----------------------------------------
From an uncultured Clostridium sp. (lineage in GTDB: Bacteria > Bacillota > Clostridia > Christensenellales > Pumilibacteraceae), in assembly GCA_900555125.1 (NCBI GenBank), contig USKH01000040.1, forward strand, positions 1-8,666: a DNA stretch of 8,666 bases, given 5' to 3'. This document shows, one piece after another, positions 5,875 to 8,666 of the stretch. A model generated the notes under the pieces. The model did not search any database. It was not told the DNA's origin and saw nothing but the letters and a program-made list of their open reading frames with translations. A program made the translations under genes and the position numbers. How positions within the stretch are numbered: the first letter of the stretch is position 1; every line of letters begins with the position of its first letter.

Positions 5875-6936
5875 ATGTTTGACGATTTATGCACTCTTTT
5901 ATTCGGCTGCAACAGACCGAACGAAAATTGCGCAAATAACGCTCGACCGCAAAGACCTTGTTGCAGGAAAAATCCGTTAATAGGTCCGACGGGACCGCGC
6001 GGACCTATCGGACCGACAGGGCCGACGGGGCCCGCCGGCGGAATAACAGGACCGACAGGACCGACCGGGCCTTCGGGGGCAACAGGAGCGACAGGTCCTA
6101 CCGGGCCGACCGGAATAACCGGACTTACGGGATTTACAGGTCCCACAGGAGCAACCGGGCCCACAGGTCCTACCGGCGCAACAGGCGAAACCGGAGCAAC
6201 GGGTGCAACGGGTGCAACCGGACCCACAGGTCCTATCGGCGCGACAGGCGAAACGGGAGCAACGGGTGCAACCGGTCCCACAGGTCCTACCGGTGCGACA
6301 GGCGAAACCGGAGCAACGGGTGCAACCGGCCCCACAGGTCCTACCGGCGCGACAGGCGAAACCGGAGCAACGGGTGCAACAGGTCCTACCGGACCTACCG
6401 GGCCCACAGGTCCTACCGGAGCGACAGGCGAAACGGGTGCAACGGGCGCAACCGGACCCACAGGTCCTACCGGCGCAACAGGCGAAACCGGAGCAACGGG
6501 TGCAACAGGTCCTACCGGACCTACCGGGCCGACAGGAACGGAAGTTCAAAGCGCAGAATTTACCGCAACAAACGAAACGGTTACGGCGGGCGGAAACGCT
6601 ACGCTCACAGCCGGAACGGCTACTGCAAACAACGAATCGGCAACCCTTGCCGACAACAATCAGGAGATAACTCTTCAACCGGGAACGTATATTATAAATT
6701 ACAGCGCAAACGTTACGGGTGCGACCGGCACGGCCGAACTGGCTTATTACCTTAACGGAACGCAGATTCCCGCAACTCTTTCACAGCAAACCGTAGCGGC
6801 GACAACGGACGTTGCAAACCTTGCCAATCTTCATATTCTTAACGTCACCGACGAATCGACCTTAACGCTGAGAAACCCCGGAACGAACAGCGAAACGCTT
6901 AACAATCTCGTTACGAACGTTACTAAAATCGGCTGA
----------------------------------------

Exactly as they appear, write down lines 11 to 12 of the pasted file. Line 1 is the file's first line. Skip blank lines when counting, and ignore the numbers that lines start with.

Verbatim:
6601 ACGCTCACAGCCGGAACGGCTACTGCAAACAACGAATCGGCAACCCTTGCCGACAACAATCAGGAGATAACTCTTCAACCGGGAACGTATATTATAAATT
6701 ACAGCGCAAACGTTACGGGTGCGACCGGCACGGCCGAACTGGCTTATTACCTTAACGGAACGCAGATTCCCGCAACTCTTTCACAGCAAACCGTAGCGGC